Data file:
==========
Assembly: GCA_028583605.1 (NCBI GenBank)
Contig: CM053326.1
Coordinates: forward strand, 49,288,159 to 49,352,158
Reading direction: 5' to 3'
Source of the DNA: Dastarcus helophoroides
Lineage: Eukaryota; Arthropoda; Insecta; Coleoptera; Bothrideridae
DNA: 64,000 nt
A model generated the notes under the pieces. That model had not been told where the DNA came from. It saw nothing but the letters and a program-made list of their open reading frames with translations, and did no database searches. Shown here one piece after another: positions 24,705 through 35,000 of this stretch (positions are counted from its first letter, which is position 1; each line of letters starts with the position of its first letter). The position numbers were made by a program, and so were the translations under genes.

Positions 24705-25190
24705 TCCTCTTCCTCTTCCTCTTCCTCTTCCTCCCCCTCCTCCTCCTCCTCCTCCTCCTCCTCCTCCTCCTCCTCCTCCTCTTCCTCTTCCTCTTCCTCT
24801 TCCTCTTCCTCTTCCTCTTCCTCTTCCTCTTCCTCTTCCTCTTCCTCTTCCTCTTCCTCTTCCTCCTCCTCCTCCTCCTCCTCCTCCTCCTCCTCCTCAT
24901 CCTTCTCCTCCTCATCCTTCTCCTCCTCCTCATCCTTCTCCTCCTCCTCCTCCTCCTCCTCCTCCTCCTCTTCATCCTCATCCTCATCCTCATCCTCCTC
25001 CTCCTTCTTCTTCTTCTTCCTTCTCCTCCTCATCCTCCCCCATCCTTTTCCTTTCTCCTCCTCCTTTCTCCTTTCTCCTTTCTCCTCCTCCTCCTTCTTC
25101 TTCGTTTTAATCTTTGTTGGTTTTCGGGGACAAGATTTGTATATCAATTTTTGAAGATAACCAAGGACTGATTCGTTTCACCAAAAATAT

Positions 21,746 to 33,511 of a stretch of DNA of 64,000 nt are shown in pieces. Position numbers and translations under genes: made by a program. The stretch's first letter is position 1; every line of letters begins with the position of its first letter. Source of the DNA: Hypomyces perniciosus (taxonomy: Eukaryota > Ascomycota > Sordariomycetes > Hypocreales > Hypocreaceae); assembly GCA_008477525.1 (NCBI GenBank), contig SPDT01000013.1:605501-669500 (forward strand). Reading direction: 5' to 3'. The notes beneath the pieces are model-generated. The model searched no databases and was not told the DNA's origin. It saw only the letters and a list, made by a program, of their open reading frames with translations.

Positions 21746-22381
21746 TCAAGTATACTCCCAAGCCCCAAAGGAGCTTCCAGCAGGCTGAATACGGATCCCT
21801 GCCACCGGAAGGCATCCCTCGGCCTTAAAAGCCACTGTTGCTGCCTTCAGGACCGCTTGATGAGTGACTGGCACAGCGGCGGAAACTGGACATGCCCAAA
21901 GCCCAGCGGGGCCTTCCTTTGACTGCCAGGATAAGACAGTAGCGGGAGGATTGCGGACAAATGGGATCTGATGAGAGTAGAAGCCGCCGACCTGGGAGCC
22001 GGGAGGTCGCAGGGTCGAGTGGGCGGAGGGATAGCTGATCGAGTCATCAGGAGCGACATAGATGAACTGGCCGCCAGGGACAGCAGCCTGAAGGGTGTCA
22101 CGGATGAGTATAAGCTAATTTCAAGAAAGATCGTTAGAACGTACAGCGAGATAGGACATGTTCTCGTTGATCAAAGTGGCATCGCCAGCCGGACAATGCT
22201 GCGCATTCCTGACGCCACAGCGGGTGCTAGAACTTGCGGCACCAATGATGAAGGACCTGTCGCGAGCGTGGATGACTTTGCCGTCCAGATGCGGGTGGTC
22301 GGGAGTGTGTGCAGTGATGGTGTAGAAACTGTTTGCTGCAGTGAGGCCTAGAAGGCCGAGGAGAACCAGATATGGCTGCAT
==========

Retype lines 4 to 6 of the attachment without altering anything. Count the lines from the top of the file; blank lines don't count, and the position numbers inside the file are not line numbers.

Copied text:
Reading direction: 5' to 3'
Source of the DNA: Dastarcus helophoroides
Lineage: Eukaryota; Arthropoda; Insecta; Coleoptera; Bothrideridae